DispersE head a night of meaty tech in Camden
As we shall probably never tire of saying, the regular attendees of Tech Fest are one big, happy family. With all four of tonight’s bands having graced the Tech Fest stages at least once, the venue steadily fills with an array of friends and familiar faces.
Kicking off the evening is Birmingham sextet Terraform. It would be fair to say that their extremely late, drummerless addition to last year’s Tech Fest bill – brought about by Napoleon‘s cancellation when the weekend was already underway – was probably not their finest hour.
Thankfully they’ve a drummer in place tonight, and new singer – but there’s literally no room for him on stage due to the band’s three guitarists, so he’s forced onto the floor in front of the crowd – but he’s plenty of personality, so it’s not an issue.
The overcrowding extends beyond just the physical presence, however. Combined with a backing track too – complete with sub drops at every opportunity – there’s a feeling of excess, and it’s a bit of a confusing mess at times. There’s just too much going on. The tones of the guitars don’t really compliment each other, and they don’t lock in when they need to. Songs are long, but lack progression, and while you can appreciate that they’re trying to do different things, the composition needs a bit more discipline – and probably to ditch the laptop. They have a fearsome arsenal at their disposal – including a great bass tone – but they don’t quite know how to use it yet.
No Sin Evades His Gaze also sound quite muddy, but the band are much tighter. Their grooves are thick and meaty as ever, and you can feel the bass through my your feet.
They play a selection of highlights from last year’s debut album Age Of Sedation (reviewed here) - it’s modern metal plus tasteful solos, packaged by a group of guys who clearly know how to handle their instruments, with drummer Theo adding some backing vocals, and bassist Moat adding his own grunts. Speaking of instruments, the crowd almost get a look at vocalist James Denton’s most intimates, as a zipper malfunction adds to a list of technical issues which unfortunately necessitate the dropping of a song from their set. We suspect it was “Filth“, the track for which they recently released a new video, as to omit seems a bit strange.
It’s maybe a bit too loud, but with well crafted songs and spidery riffs aplenty, there’s not too much to complain about.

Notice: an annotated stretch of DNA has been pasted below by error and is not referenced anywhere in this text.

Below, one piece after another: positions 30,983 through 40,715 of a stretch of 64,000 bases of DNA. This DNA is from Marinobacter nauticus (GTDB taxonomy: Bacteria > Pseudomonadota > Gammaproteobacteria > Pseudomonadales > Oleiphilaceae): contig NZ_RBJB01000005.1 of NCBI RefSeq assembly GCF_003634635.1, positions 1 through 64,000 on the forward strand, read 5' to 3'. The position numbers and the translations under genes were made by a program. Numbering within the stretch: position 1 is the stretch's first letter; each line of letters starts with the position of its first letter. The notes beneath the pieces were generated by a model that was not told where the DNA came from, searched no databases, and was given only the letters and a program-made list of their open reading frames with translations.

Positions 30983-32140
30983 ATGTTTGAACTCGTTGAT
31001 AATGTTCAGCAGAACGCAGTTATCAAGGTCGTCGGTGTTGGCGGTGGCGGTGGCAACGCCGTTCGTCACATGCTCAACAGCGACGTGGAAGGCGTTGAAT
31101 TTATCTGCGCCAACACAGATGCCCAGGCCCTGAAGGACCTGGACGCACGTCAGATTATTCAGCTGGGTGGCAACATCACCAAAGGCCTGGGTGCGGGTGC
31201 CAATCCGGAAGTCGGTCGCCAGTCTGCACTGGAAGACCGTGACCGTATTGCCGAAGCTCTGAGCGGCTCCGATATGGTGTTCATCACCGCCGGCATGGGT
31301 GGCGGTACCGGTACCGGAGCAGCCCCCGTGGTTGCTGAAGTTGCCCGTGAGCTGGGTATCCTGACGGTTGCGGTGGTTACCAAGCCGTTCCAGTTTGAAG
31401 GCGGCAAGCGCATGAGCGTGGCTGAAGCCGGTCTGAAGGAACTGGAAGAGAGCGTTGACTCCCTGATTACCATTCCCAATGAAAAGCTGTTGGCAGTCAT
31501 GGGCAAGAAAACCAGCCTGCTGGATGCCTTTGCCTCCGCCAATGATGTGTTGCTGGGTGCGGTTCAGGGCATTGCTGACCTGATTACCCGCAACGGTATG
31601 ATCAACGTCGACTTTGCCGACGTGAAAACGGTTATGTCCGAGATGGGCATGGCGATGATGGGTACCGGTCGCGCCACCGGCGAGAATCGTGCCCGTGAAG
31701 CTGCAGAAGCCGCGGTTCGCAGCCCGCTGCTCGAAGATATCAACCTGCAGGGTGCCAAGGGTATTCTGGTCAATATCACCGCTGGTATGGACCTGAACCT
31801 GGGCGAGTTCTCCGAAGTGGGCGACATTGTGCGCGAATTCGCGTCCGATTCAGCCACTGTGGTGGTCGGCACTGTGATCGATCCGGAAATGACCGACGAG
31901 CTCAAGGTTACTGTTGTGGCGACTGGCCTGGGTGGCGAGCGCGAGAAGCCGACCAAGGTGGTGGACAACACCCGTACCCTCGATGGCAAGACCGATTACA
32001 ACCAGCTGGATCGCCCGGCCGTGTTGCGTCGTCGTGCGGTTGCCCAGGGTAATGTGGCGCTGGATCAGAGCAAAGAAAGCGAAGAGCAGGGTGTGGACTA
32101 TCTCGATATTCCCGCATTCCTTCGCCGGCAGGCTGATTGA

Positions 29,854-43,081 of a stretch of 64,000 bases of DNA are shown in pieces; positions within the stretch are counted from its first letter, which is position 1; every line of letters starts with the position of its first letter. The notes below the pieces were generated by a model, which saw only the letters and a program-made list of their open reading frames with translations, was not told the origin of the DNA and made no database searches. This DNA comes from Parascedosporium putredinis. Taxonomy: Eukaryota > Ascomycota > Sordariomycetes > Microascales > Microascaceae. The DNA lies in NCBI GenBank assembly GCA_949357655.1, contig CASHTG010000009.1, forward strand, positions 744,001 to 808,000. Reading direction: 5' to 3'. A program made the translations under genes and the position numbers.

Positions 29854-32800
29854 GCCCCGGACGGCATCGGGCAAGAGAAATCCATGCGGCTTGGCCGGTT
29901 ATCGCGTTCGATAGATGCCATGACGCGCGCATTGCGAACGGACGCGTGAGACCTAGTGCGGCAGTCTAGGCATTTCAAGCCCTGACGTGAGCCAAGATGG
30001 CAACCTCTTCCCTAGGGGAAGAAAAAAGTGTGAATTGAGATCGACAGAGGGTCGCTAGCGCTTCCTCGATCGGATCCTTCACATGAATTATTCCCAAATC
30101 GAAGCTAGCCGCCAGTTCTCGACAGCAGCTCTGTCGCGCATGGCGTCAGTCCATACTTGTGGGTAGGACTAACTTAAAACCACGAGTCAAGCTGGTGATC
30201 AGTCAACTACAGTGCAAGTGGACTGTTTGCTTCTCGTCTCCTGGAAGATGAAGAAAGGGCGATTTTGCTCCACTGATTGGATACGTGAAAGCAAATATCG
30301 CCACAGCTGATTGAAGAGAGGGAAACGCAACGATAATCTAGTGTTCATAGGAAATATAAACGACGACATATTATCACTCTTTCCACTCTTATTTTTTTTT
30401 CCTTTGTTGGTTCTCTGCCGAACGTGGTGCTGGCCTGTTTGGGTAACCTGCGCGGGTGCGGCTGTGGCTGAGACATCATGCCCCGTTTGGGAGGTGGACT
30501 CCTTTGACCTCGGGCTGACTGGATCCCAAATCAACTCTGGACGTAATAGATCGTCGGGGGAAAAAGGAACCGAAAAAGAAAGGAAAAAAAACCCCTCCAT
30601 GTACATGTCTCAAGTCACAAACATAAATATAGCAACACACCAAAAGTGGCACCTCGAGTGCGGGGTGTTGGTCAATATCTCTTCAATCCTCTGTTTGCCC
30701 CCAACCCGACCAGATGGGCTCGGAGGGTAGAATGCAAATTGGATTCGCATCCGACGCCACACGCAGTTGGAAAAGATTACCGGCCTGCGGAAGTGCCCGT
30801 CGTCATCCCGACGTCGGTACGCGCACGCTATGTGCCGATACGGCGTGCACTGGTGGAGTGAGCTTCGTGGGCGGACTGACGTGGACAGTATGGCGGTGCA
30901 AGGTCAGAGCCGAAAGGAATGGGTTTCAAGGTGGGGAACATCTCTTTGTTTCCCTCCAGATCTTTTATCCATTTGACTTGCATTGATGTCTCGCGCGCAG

Despite some prolific show-playing in recent months – particularly in London – I’d not seen Red Seas Fire since their set at last year’s UK Tech Fest. I’ve never been a huge fan, but always mildly enjoyed them – until now. Their new EP Resolution (reviewed here) is stonkingly good, and familiarity with their work rampantly increases my enjoyment of their set.
Their energy from the get go is incredible. Vocalist Robin comes across crisp and clear, whilst the accomplished trio of musicians around him put out a massive groove. They play through cuts from their EP trio, with Exposition favourite “The Gold Room” making an appearance, but it’s the new material which, understandably, shines. They’ve built off their former djenty reputation, and evolved into a properly hardcore-style tech band. New single “Blood Bank” and deceptively long “The Mistakes We Make” are particular highlights, with the latter feeling nowhere near as long as it actually is (close to nine minutes).
Despite having only four members on stage, the dearth of instruments means more clarity, but for Red Seas Fire, there’s no less power. The four work as a unit, and are a real treasure.
Topping the bill are Polish prog dudes DispersE, who make what is for all intents and purposes a technical spectacle sound so effortless that you hate them a little bit for it. But you can’t really: they are incredibly pleasant, and their music dreamy.
The star of the show is the somewhat prodigious Jakub Żytecki. DispersE aren’t just a vehicle for him, but they’re certainly built around him like a football team around their most precocious talent. Thankfully he resists the over fretboard histrionics for the most part, so that when he does hit the higher gears, does feels more powerful. He’s ever the perfectionist, even minutely adjusting his tuning mid-song. It’s all butter-smooth and difficult to digest if you watch too closely, so you just have to sit back and drink in the whole thing as a package.
Whilst technically amazing, I do find it a little forgettable at times. There are great sections, and in particular a dark, heavier, rhythmic number towards the end of the set, but for me there’s maybe not quite enough edge to the music. Still, it’s wonderful to watch Jakub play, and it’s by no means a disappointing set.